You might think that recovery is all about going to meetings and staying out of trouble. It is that, but it is also a lot more. The truth is that being in recovery is hard work, probably a lot more work than we ever imagined it would be. It’s so easy to get caught up in a confusing mixture of emotions and thoughts, some of which are in direct conflict with each other – and your recovery.
Here is another truth that deserves elaboration: what you think matters and it matters a great deal in recovery. How can your thoughts be so instrumental in your new life in sobriety? Let’s look into this to see how what you think can help benefit your recovery.
Thoughts – They’re Always With You
First of all, let’s be very clear about one thing. Your thoughts are always with you. Many times, you may be at your wit’s end and want desperately to have a little release from what’s bothering you. In the past, you’d likely resort to your favorite drug of choice to help ease the pain and take away the worry for a short while. And that’s just it. The remedy not only didn’t last, but when you came off the high or got sober again, your troubles were still with you. It could even be that your “solution” made your situation even worse.
The tough thing about resorting to quick fixes is that they leave us disappointed and somewhat angry that they didn’t work like we’d hoped. This is true no matter what the sure-fire remedy is purported to be. We know, deep in our hearts, that there’s no such thing as a miracle cure and that we’re going to have to put in the hard work if we have any hope of achieving the desired results.
So, let’s get back to the matter of your thoughts being always with you. There’s good news and bad news in this. First, the bad news: the more you allow your thoughts to remain stuck in negativity, the more negative you will feel, the less progress you will make toward meaningful goals, and the longer you’re likely to remain stuck.
The good news is that you are in control of what you think – or, you can teach yourself how to harness your thoughts and put them to the best use for your recovery.
Since you cannot escape your thoughts, doesn’t it make a whole lot of sense to figure out how you can maximize your benefits from them, instead of permitting them to bring you down and keep you there?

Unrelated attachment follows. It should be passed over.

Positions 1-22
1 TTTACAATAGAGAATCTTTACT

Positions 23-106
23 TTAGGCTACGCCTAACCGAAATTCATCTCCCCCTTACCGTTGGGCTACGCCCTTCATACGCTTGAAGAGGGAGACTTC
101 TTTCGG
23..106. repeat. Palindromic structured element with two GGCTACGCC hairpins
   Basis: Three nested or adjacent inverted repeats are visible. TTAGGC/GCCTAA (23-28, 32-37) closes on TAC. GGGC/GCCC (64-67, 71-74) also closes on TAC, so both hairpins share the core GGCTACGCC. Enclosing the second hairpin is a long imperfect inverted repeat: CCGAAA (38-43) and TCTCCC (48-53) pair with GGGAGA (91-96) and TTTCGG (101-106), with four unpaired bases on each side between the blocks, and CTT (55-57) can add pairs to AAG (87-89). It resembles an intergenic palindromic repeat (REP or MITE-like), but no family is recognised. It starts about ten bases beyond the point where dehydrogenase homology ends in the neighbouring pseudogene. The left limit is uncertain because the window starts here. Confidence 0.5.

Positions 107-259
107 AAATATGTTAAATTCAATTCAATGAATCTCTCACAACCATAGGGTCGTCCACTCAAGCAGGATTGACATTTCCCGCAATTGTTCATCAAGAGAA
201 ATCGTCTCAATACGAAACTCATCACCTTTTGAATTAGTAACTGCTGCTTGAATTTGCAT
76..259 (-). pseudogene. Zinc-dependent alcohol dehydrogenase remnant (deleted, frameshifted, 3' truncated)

Getting Rid of the Dead Weight – Lift Up Your Spirit
When you’re in the early stages of recovery from drug or alcohol abuse or process addictions, you know all about the feeling of a huge, decaying weight that seems permanently affixed to your chest. It sometimes hurts to breathe, you have so much pain. All the bad things that resulted from your addiction weigh on your mind, creating a maelstrom of confusion, worry, anxiety, depression, fear and anger.
In fact, think back to the last time you felt really happy – that is, a time in your life when you were not using substances to create an artificial high. When did you last feel happiness, pure and simple? This may be a difficult and somewhat painful memory to dredge up, but the exercise is worthwhile.
Were you a child when you last felt such happiness and joy? Were you just falling in love with someone? Was it when you had your first child that you were infused with incredible feelings of positive energy? Whenever it was, that was a pureness of spirit that you felt. That was the boundless font of energy and positivity that only comes from the realization and celebration of spirit.
This isn’t some obscure concept or something that is “new age.” It is a reality proven by science. When we feel good and think positive thoughts, our spirit is lifted. We can then release the burdens of dead weight we’ve been carrying around with us for so long.
The problem, as many of you are quick to point out, is that there’s been so much bad stuff that’s happened in the interim that you may have forgotten how to take back your right to feeling good, to expressing and experiencing joy and happiness.
But you can begin right now, today, to drop that excess weight that drags your spirit down. Remember what you learned during rehab about the body-mind-spirit connection? In recovery, you’ve likely been concentrating almost exclusively on the body, trying to heal from your addiction. Yes, this is important and takes some time to accomplish, but you’ll never truly be happy or totally productive in your recovery if you fail to tend to your mind and spirit as well.
For some individuals, the concept of spirit doesn’t work. But what does make sense to them is to substitute the word “soul.” For the purposes of this discussion, let’s do that. By learning how to nourish and enrich your soul, you are helping to lift up your spirit – and to create more space for positive thoughts that benefit your recovery.